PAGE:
Much contemporary discussion of this topic strays into discussion of euthanasia and the oft-invoked right to life, or right to die. Such talk of rights is engaged head on by Bonhoeffer, whose rhetoric regarding the futility of rights-language (2009, 203) is cemented by the rhetorical question, ‘and who would say under this most severe temptation the grace of God cannot embrace and bear even failure?’. (2009, 203). This emphasis on grace is powerful – for Bonhoeffer, no abstract concept of rights will do, the only hope for any of us ‘the grace that one may continue living under God’s forgiveness’(2009, 203). Whilst it is beyond the scope of the present discussion to engage with questions of euthanasia, Bonhoeffer’s careful yet confident analysis serves as a doorway to future pondering on the topic, again encompassed in the radical nature of the graceful sovereignty of God.
When considering the pastoral dimension of this topic of suicide, it is vital to remember the effects of those who survive an attempt, and the loved ones of those who do take their own life. Varah notes that ‘while persons who kill themselves are beyond help, their survivors are not’ (2002, 362), which provokes the question of the application of this pastoral flavour of the Doctrine of the Sovereignty of God to those who are recently bereaved. The powerful and present Grace of God, outlined in the Gospel, is the needed balm for the sufferers. In his Self, World, and Time, Oliver O’Donovan offers a powerful reflection on the role of moral advisor, which can be seen to be broadly commensurate with the role of a pastor in this situation. This must be rooted deeply in what O’Donovan calls ‘a well-formed knowledge of good and evil’ (2013, 51), even as it is an ‘imaginative adventure’ (2013, 51) that is sensitive to the individual case. O’Donovan writes that the role of the adviser here ‘is to bring the sufferer out of isolation’ (2013, 51) which is a powerful image for the role of the pastoral in relation to the bereaved, especially of suicide, and also in relation to those who are contemplating taking their own life. This isolation, for both the sufferer and those around them, is a common theme in accounts of suicide, as we can be seen in Durkheim’s work (1968, ), and as noted in practical textbooks such as Cooper and Kapur (2004, 21), and Lukas and Seiden (1997, 59).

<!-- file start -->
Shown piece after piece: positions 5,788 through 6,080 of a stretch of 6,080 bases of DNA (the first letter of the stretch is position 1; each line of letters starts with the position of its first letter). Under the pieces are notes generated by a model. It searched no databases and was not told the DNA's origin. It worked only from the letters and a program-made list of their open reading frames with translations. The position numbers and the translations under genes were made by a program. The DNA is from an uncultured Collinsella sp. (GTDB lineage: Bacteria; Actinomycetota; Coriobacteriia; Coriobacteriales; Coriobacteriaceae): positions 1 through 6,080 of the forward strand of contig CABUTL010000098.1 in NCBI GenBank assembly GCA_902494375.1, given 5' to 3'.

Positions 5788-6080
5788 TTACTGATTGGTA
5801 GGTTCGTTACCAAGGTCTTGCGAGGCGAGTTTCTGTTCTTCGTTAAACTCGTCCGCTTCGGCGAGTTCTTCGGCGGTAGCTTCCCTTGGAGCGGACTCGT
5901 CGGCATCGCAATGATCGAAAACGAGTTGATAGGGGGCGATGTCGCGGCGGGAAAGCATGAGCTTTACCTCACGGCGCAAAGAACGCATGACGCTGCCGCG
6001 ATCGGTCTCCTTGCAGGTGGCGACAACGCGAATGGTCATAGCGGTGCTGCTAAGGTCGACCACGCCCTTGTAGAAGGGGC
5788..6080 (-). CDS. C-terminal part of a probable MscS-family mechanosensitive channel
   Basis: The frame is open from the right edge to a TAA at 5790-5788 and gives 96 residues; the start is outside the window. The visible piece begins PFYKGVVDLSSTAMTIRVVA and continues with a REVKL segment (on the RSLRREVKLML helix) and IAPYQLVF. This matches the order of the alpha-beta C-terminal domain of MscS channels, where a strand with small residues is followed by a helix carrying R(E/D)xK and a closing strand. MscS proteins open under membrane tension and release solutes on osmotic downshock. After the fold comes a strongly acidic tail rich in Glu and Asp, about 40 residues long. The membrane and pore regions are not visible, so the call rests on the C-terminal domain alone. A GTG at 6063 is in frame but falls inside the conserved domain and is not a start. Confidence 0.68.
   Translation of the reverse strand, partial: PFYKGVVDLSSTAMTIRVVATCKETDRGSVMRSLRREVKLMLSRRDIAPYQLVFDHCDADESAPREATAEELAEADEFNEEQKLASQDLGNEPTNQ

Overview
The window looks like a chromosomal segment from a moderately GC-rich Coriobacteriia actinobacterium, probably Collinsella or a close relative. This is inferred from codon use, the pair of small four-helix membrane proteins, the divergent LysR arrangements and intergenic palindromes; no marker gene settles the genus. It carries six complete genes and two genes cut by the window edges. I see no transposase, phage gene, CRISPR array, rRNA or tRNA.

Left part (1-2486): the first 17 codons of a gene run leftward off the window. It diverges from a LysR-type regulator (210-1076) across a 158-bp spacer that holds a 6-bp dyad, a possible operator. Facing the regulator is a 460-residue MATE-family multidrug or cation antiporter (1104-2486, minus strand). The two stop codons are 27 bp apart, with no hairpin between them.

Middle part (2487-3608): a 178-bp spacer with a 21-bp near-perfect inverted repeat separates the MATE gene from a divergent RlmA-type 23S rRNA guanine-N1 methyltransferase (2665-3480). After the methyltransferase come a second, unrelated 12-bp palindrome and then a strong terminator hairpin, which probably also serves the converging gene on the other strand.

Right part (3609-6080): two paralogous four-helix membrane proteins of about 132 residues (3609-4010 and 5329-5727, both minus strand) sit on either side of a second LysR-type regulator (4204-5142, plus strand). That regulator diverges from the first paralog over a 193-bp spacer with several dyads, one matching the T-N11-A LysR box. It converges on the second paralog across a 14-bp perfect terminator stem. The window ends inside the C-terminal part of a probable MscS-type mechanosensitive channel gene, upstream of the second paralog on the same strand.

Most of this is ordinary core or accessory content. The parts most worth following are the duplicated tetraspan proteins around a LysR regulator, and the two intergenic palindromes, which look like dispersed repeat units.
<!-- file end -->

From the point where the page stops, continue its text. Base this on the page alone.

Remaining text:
In the fifth and final part of this essay/series, I will attempt to offer some concluding thoughts.
Bibliography for this section:
Barth, K. (2010). Church Dogmatics: Vol. III The Doctrine of Creation part 4, (Hendrickson, Peabody)
Bonhoeffer, D. (2009). Ethics, (Fortress Press, Minneapolis)
Calvin, The Institutes of the Christian Religion, (References inline)
Cooper, J., and Kapur, N. (2004). Assessing Suicide Risk, p. 20-39 in eds. Duffy, D. and Ryan, T. New Approaches to Preventing Suicide: a manual for practitioners, (Jessica Kingsley Publishers, London)
Durkheim, E. (1968). Suicide: A Study in Sociology, (Routledge, London)
Holderegger, A. (1985). A Right to a Freely Chosen Death? Some Theological Considerations, p. 90-100 in Eds., Pohier, J. and Mieth, D. (T&T Clark, Edinburgh)
Lukas, C., and Seiden, H. M. (1997). Silent Grief: Living in the Wake of Suicide, (Jessica Kingsley Publishers, London)
Oliver O’Donovan, Self, World and Time,
Varah, C. (2002). Suicide, p. 362 in Ed. Carr, W. The New Dictionary of Pastoral Studies, (SPCK, London)
Verhey, A., (2011). Suicide, p. 758-60 in ed., Green, J. B. Dictionary of Scripture and Ethics, (Baker Academic, Grand Rapids)